We have previously shown that myocardial perfusion can be quantified by positron emission tomography (PET) with 15O-labeled water (H2 15O), as experimentally validated with radiolabeled microspheres in animal hearts. The purpose of our study was to determine whether myocardial nutritive perfusion reserve assessed with PET in human subjects was parallel to flow velocity reserve assessed in conductance vessels measured with intracoronary Doppler probes. We studied nine patients with chest pain and angiographically normal coronary arteries with intracoronary Doppler flow velocity assessments before and after administration of 16 μg of intracoronary adenosine. We also assessed myocardial nutritive perfusion with PET and H2 15O before and after intravenous administration of dipyridamole (0.56 mg/kg). Perfusion reserve (the ratio of absolute values of myocardial perfusion after dipyridamole administration to perfusion at rest) estimated with PET (3.5 ± 0.9 s.d.) correlated closely with flow velocity reserve (the ratio of hyperemic intracoronary flow velocity to flow velocity at rest) (3.5 ± 1.2, r = 0.80, p < 0.01). Absolute values of perfusion assessed tomographically averaged 1.22 ± 0.19 ml/g/min in patients at rest and 4.16 ± 0.93 after dipyridamole administration. Our data indicate that noninvasive assessment of myocardial perfusion with PET provides results that parallel intracoronary Doppler flow velocity measurements. Because PET delineates nutritive perfusion throughout the heart in absolute terms, its use may facilitate detection of impaired coronary arterial function and enhance delineation of the efficacy of potentially therapeutic interventions in patients with chest pain and angiographically normal coronary arteries.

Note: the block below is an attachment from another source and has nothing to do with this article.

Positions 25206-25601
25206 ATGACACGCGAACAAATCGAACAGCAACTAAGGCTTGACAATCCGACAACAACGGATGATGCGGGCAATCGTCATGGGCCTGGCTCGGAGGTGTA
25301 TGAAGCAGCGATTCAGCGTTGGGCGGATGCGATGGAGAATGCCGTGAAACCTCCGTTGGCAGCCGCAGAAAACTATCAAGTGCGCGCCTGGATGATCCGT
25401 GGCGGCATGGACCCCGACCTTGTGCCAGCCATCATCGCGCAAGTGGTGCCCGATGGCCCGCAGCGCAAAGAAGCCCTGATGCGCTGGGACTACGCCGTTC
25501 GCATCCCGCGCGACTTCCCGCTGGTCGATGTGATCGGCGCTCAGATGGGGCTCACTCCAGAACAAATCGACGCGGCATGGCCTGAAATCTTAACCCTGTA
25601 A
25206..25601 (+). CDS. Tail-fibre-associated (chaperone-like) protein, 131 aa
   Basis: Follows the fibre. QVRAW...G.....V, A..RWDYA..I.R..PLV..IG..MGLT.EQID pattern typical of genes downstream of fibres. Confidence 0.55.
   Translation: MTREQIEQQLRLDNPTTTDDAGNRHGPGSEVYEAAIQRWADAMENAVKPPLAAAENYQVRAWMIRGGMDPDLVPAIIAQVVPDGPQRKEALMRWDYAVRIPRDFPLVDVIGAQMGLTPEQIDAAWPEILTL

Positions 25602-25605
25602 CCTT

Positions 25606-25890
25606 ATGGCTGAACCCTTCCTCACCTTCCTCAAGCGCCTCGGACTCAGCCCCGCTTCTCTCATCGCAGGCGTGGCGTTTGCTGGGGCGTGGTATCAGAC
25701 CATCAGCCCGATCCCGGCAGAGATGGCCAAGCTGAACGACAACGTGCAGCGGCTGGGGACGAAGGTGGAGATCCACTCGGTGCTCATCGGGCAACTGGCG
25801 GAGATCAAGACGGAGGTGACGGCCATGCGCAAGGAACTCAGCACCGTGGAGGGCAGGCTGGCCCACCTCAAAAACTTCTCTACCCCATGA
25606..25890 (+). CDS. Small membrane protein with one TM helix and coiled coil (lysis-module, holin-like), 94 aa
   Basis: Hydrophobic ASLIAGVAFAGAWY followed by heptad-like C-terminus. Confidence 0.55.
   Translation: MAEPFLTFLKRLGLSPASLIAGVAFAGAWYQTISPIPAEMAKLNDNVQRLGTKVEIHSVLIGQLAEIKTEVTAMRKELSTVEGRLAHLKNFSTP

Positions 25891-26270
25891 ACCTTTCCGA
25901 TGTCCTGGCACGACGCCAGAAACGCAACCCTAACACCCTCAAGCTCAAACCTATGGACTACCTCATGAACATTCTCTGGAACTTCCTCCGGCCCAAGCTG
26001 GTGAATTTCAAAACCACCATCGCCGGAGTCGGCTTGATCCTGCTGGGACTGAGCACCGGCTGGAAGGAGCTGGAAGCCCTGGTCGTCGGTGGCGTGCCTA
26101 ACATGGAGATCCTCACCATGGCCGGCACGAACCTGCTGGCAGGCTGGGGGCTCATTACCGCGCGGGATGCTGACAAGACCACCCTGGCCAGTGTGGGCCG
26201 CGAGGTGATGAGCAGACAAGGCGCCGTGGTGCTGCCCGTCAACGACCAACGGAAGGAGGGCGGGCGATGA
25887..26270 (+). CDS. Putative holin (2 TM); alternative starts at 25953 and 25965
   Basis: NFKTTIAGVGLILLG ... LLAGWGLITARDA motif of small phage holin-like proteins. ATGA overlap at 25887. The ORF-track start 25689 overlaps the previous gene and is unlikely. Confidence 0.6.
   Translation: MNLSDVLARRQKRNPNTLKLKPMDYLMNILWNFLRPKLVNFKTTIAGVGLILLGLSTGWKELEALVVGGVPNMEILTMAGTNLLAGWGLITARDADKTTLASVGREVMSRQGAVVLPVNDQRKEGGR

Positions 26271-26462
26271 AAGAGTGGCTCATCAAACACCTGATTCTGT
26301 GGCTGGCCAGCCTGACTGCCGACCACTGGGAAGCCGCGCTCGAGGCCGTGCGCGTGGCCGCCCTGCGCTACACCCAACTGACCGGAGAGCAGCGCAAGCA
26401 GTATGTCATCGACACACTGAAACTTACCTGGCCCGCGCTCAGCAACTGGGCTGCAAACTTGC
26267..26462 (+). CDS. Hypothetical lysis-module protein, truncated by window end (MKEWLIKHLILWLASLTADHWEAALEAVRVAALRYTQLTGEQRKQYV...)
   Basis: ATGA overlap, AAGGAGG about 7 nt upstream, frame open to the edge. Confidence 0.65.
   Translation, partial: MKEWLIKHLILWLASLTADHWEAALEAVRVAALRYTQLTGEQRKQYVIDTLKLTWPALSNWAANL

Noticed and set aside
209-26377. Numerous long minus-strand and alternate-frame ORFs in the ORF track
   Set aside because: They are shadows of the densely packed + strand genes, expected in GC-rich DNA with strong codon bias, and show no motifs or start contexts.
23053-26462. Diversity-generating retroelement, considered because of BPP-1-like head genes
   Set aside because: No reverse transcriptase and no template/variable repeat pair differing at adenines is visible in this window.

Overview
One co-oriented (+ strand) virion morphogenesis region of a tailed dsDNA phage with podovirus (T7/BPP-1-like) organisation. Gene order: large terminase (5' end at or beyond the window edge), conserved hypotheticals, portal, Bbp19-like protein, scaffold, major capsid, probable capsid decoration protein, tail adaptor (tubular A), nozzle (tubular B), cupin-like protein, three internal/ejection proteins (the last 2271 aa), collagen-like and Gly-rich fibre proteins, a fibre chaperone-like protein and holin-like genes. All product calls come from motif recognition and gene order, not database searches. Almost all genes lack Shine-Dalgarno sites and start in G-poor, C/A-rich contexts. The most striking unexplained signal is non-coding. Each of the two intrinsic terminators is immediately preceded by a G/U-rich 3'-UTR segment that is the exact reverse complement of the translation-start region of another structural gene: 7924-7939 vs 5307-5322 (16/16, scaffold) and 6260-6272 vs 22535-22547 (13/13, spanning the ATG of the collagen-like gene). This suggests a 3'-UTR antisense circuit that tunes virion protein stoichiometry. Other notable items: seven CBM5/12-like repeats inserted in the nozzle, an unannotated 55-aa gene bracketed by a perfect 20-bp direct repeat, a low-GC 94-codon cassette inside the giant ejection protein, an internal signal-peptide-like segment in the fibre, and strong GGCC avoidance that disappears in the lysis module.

|Number of pages||6|
|Journal||Journal of Nuclear Medicine|
|State||Published - Jan 1 1993|